It felt like throughout my pregnancy, whenever I walked through any room in a hospital or at the GP Surgery the only thing I noticed was the constant bombardment of “Breast is Best” posters plastered over every wall. It didn’t stop there, it was mentioned in every e-mail, every newsletter, anything I had signed up to in regards to my pregnancy seemed to be screaming at me that my baby should be breastfed, and I really better had just accept it.
I wanted to breastfeed. In fact, I started out with the very best intentions to do so. I had even purchased a breast pump, because in my previous pregnancy my daughter refused to latch on, and so I spent months expressing my breast milk so that she could have the “best possible start”. If my son was to be as difficult as she had been, I wanted to be prepared for the eventuality that I would have to express in order to feed my baby yet again. What I couldn’t prepare for was the fact that my milk just didn’t come in, and I had to make the extremely difficult decision to give up and give my baby formula.
All that literature that was thrown at me throughout my pregnancy has now come back to haunt me. My boy is less than two weeks old, and already I am being made to feel like I have failed him. Perhaps I could have persevered; perhaps I could have continued attempting to encourage my breasts to produce something rather than just the pain that had me in tears. Maybe instead of a day spent alternating between using warm and cold compresses in order to make my breasts less engorged for a few minutes so that I could attempt to express because my baby would no longer go near my nipples having learned that his efforts would bear no fruit, I should have spent several days persevering so that I didn’t feel like I let down the person who sits in a room by themselves writing up all the things that are so horrible about formula feeding and turning them into propaganda posters.
I know that breastmilk is better for my baby. I know that it gets them everything they need, I realise it’s the natural choice, I know that it’s important for bonding, hell, unlike formula, it’s even free, assuming you do not count cracked nipples, engorged breasts and constant cramps as payment tendered. I realise all that, and I so wish that I could have manage to breastfeed my little boy so that I wouldn’t be sat here, a week after giving up, feeling guilty about making the decision that I know was not only the right one to make for my son, but for myself.
I made the decision to feed my baby when he was hungry. I wanted to breastfeed, my body didn’t want me to, but he still needed food, and so after hours of talking it over with my husband I finally sent him to the shop to purchase some formula. I do not deserve to feel chastised for deciding to make the decision to feed my child, who at the point of getting his first bottle of formula looked more content than he had since birth. I did not deserve to have to defend my decision to one of the midwives that were doing the home visits because she didn’t think I had waited long enough for my milk to come in. I know my body better than someone who has never met me before. I am not a statistic that you can make assumptions about because you are given numbers on how quickly breastmilk comes in on average. I am a woman, who was in a lot of pain and who knew that I had to give up because my son needed nutrition and the only thing that would come from continuing down the route of attempting to force my body to do something it wasn’t able to do naturally would be more agony and quite likely a case of double mastitis. See, even now I feel like I need to defend and justify my decision, and I really shouldn’t have to.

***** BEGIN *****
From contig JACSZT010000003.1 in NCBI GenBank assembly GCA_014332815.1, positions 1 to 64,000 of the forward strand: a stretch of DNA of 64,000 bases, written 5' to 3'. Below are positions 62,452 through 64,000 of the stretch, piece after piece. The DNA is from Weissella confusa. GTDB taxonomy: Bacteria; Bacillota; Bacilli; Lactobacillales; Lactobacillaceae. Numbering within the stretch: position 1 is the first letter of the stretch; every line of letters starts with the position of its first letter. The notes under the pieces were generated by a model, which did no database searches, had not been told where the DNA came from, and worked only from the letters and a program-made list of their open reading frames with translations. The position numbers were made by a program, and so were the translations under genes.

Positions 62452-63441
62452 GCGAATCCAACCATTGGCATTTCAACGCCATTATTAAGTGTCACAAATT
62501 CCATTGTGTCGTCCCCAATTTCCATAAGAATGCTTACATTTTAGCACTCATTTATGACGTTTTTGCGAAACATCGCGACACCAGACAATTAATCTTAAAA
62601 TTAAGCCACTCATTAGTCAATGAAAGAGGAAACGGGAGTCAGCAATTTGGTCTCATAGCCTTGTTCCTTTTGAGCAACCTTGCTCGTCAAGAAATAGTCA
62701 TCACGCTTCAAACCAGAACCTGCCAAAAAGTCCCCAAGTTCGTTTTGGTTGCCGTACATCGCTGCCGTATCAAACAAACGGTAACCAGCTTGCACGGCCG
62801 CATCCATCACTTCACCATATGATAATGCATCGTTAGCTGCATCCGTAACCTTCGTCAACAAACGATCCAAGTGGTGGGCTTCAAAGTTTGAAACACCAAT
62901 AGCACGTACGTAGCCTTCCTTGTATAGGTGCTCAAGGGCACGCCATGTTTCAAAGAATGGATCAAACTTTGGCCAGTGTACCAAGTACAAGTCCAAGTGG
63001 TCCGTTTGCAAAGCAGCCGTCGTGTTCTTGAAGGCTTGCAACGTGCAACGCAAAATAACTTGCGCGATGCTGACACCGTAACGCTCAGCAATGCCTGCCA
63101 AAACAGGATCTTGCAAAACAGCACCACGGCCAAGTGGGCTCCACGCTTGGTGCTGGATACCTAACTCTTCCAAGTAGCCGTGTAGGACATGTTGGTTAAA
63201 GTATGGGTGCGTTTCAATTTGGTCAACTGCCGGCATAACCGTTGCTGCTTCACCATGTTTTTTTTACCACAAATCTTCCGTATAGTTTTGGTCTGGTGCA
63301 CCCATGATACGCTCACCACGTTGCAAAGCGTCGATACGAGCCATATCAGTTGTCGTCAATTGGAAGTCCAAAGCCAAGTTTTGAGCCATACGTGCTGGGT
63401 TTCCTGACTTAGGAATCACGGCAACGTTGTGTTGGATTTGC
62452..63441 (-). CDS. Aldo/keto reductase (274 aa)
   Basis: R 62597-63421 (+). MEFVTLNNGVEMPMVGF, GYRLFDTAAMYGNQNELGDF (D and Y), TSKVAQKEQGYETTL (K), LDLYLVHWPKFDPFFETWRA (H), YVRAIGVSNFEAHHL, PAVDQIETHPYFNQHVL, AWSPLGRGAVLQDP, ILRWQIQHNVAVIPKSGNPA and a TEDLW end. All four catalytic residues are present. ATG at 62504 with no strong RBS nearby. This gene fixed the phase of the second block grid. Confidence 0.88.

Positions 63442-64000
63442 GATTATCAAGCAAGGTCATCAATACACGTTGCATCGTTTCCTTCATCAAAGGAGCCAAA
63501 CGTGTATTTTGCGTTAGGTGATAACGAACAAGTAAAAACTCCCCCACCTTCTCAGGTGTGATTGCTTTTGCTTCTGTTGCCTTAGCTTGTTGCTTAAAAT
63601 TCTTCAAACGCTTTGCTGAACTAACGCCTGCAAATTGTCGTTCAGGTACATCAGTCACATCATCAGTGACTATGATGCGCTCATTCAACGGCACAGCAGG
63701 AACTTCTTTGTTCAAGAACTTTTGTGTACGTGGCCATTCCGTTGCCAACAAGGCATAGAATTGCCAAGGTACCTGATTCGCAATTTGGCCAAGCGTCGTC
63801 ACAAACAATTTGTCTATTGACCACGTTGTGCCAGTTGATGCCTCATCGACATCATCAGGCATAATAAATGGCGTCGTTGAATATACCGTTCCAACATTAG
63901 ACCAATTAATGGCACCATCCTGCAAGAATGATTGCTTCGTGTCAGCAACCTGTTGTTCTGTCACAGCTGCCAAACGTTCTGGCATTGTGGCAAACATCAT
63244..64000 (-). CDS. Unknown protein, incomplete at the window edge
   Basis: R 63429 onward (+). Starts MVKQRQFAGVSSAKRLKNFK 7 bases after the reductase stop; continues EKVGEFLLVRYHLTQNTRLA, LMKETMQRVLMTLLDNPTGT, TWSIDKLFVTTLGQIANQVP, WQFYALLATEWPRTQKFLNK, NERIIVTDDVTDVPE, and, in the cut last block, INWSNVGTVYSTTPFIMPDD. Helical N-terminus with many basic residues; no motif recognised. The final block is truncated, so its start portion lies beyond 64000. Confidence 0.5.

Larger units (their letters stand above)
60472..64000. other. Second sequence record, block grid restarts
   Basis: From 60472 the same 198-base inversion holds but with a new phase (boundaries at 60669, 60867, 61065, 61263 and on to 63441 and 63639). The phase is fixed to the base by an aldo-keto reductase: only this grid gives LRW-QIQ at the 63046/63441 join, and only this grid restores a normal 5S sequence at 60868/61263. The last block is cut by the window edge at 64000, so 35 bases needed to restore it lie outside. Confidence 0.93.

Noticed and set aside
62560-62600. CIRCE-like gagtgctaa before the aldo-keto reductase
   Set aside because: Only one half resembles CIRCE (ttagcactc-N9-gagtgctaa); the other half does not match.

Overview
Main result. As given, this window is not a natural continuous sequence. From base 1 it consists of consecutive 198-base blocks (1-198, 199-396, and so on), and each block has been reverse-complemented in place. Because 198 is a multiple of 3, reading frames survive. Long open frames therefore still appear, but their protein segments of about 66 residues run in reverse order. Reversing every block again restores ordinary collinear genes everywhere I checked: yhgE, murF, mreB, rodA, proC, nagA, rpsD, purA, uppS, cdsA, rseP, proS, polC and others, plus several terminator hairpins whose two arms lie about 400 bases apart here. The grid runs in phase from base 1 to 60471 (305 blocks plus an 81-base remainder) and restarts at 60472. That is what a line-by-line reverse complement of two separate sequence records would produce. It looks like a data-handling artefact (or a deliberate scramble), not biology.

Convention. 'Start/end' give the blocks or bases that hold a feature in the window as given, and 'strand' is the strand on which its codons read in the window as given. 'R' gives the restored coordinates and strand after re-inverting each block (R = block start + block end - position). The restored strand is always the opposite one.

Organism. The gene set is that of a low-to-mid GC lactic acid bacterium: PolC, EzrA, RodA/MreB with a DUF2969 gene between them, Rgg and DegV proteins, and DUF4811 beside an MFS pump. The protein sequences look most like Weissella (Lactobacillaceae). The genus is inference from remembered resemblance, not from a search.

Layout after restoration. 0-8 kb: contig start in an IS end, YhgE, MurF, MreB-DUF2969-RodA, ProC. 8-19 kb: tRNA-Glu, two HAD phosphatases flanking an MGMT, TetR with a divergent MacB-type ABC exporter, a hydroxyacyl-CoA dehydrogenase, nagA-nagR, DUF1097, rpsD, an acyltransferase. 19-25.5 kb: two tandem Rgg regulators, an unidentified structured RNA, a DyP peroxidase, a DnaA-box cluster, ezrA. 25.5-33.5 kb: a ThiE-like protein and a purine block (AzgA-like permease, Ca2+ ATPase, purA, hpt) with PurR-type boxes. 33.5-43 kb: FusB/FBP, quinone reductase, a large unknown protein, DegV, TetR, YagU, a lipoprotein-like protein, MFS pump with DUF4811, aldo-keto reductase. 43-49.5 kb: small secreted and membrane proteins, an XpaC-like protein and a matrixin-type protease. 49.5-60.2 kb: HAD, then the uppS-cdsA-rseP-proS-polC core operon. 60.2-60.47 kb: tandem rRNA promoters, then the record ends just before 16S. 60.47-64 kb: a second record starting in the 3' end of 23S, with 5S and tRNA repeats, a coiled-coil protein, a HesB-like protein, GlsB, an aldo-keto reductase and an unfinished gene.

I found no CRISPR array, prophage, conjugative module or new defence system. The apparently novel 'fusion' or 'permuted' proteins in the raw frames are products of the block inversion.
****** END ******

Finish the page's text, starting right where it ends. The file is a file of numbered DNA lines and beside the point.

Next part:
I understand why the National Health Service and its employees feel the need to put the hard sell on breastfeeding, I myself am all for breastfeeding. I think it’s a shame that so many people aren’t able to breastfeed, and it’s an absolute disgrace how breastfeeding mothers are treated in public in this country, as if feeding your baby is somehow unnatural. It is also an absolute disgrace how some women are made to feel like there is something wrong with them because they choose not to breastfeed, or are not able to. I never stopped and questioned whether I would be able to breastfeed; in despite of all the issues I had in the past, I still assumed that I would be able to. It would however have been nice if amongst all of that literature I received or was exposed to there would have been just one tiny footnote telling me that it would be ok if I couldn’t do it. I would have liked just one little comment from one of the midwives that my baby would be fine even if I couldn’t feed him the best option. Hell, I would have settled for some random stranger telling me that my baby wouldn’t love me any less just because he wasn’t hanging off my breast for half an hour every 2-3 hours. Making that decision to send my husband to the shop is one of the hardest I have had to make as a parent, and it shouldn’t have been. Feeding my child should not have been something that I was being made to feel bad for doing. It is not something I should still feel bad about now, a week later, yet I do.
My son doesn’t feel bad though. My son lost less than 5 percent of his birth weight in his first five days and at his 10 day weighing his weight was above his birth weight. He is happy, he is healthy, his skin is amazing and more importantly than anything else, he can have food whenever he is hungry, and actually get full. He doesn’t feel bad about that, and neither should I. Not breastfeeding doesn’t make you a bad mum, and if for some reason you cannot breastfeed and you feel guilty about it, please know that you are not alone. And don’t let anyone make you believe that your ability to produce milk is what decides your worth as a parent.